Tax and the Construction Industry: Current Reflections

by | Jan 17, 2022

I have worked in the accountancy profession since I was 18 years of age. I also had a 2 year spell, working in the tax department of a large Shipping Group in the early 1980s. At that time they were owned by a large construction company and that was when my involvement with construction industry tax first started and has remained ever since.

I have over the years written many articles on CIS tax and have lectured on the subject extensively and today, as part of ABG’s tax team, we have a strong CIS knowledge in our tax department.

On reflecting there are currently three areas in particular where we need to be very careful regarding CIS tax. These are:

  1. Are you really a CIS contractor?
  2. Is the subcontractor that you are engaging genuinely self-employed?
  3. Is that subcontractor performing ‘construction operations’ for you?

Can I now briefly deal with each of these in turn…

A CIS Contractor

The term ‘contractor’ includes any person carrying on a business which includes ‘construction operations’. Additionally, it includes a ‘deemed contractor’.

A deemed contractor could be a business not involved with construction such as a supermarket chain, a bank, a group of pubs, a big chemist outlet, breweries etc.

They can be a deemed contractor if their expenditure on construction operations (i.e. doing up their own premises) exceeds a certain specified limit (see below).

Changes introduced from 6th April 2021

These changes now require a business to consider and review its period 12 month period, to ascertain whether its cumulative construction expenditure has exceeded £3million (the new specified limit).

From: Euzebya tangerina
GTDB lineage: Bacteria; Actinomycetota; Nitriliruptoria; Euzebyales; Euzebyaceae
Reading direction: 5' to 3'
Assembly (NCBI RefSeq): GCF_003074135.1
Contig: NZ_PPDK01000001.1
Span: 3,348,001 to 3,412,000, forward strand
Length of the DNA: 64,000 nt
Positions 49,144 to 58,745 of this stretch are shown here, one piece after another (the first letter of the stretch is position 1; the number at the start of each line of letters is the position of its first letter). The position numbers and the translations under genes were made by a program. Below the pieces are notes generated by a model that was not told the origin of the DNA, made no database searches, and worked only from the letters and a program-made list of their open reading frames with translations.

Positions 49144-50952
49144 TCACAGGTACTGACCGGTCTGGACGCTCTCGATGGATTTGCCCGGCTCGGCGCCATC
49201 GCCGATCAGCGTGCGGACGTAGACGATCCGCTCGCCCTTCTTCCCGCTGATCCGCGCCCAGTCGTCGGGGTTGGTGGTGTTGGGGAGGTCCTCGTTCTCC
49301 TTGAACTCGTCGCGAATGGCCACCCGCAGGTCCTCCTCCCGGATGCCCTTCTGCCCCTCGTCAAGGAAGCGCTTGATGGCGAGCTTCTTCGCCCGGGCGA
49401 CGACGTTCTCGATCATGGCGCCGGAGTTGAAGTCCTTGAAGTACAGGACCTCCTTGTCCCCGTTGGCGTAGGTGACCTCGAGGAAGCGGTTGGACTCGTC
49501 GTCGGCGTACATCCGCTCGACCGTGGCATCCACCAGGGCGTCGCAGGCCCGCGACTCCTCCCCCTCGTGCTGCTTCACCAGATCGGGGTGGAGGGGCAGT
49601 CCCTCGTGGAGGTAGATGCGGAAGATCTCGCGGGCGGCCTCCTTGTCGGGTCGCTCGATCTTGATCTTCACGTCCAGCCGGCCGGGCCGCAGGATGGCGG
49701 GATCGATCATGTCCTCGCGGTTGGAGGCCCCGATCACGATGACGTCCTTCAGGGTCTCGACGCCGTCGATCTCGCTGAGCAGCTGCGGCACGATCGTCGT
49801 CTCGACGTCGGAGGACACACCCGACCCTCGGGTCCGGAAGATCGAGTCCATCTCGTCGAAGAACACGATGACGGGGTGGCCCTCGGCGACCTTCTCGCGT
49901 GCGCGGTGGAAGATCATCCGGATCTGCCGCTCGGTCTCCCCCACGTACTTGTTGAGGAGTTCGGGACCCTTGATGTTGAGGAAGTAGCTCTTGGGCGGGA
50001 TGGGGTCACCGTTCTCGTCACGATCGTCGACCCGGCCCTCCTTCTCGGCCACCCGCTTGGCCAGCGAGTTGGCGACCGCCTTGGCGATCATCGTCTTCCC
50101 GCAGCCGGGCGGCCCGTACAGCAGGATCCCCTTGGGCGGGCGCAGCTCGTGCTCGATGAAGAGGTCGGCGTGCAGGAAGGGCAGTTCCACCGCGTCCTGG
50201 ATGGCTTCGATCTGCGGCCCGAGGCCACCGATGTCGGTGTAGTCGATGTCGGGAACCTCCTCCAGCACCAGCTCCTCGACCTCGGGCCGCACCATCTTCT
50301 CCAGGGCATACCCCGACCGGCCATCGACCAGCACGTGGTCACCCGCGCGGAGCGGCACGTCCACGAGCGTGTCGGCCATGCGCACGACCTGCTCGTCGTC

Before April 2021, a business was treated as a deemed contractor if it spent an average of £1million or more over a 3 year period on qualifying construction operations.

The impact

Businesses will no longer have to review the last 3 years. The revised CIS tax legislation now relates to a rolling cumulative 1 year period.

Accordingly, businesses will need to regularly monitor and review their construction expenditure, to see if they have exceeded this new £3millon construction limit.

If they have, they must immediately register as a contractor, with HMRC.

If you register late, then you will have missed out on filing monthly CIS contractor tax returns and big penalties could then be charged!

Tax in the construction industry, is the subcontractor truly self-employed?

The contractor must not control the subcontractor. Additionally, there must be no mutuality of obligations. Ideally, the subcontractor should also have the use of a substitute, of the same technical level as himself.

Ensure that the subcontractor pays public liability insurance. He should also have an agreement with the contractor that he will rectify mistakes in his own time, for no further payment.

These are strong self-employed factors!

Construction operations 

The construction industry scheme applies when a subcontractor performs genuine construction operations for the contractor.

The term ‘construction operations’ is very widely defined in Section 74 Finance Act 2004.  As a guide, it covers almost anything that is done to a permanent or temporary building, structure, works or civil engineering or installation including:

  • construction, alteration, repair, extension, demolition or dismantling of buildings or structures
  • construction, alteration, repair, extension or demolition of any works forming, or to form part of the land forming, or to form, part of the land
  • installation (i.e. not repair) in any building or structure of systems ( note it has to be a system) of heating, lighting, air conditioning, ventilation, power supply, drainage, sanitation or fire protection
  • internal cleaning of buildings and structures, so far as carried out in the course of their construction, alterations, repair, extension or restoration
  • painting or decorating the internal or external surfaces of any building or structure.

Conclusion

CIS tax matters are notoriously complex. We have an experienced CIS tax team here at ABG, who can really help you and I will be presenting a live one hour CIS tax update webinar for ABG on Thursday morning 28th April commencing at 9am if you wish to register to join us you can do so here.

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